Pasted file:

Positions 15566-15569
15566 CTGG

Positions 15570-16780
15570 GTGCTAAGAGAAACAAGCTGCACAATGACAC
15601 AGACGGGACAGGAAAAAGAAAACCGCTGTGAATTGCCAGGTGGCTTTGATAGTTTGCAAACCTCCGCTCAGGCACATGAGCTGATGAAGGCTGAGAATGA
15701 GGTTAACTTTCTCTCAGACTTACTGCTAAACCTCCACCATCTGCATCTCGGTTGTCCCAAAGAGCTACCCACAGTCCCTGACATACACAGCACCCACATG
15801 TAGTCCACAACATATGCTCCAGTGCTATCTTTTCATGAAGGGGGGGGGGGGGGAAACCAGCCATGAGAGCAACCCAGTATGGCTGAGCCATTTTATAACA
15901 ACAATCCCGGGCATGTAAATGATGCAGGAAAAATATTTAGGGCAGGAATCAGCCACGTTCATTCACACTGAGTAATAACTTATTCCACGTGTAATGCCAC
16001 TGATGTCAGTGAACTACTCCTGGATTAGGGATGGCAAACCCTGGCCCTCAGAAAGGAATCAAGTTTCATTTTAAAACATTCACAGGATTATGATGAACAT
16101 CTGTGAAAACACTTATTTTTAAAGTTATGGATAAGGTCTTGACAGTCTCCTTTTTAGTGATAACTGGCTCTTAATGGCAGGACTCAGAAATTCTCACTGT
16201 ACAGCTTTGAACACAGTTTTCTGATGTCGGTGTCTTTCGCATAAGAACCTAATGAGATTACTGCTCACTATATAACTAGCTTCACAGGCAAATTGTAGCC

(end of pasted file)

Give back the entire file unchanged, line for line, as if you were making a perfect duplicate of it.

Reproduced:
Positions 15566-15569
15566 CTGG

Positions 15570-16780
15570 GTGCTAAGAGAAACAAGCTGCACAATGACAC
15601 AGACGGGACAGGAAAAAGAAAACCGCTGTGAATTGCCAGGTGGCTTTGATAGTTTGCAAACCTCCGCTCAGGCACATGAGCTGATGAAGGCTGAGAATGA
15701 GGTTAACTTTCTCTCAGACTTACTGCTAAACCTCCACCATCTGCATCTCGGTTGTCCCAAAGAGCTACCCACAGTCCCTGACATACACAGCACCCACATG
15801 TAGTCCACAACATATGCTCCAGTGCTATCTTTTCATGAAGGGGGGGGGGGGGGAAACCAGCCATGAGAGCAACCCAGTATGGCTGAGCCATTTTATAACA
15901 ACAATCCCGGGCATGTAAATGATGCAGGAAAAATATTTAGGGCAGGAATCAGCCACGTTCATTCACACTGAGTAATAACTTATTCCACGTGTAATGCCAC
16001 TGATGTCAGTGAACTACTCCTGGATTAGGGATGGCAAACCCTGGCCCTCAGAAAGGAATCAAGTTTCATTTTAAAACATTCACAGGATTATGATGAACAT
16101 CTGTGAAAACACTTATTTTTAAAGTTATGGATAAGGTCTTGACAGTCTCCTTTTTAGTGATAACTGGCTCTTAATGGCAGGACTCAGAAATTCTCACTGT
16201 ACAGCTTTGAACACAGTTTTCTGATGTCGGTGTCTTTCGCATAAGAACCTAATGAGATTACTGCTCACTATATAACTAGCTTCACAGGCAAATTGTAGCC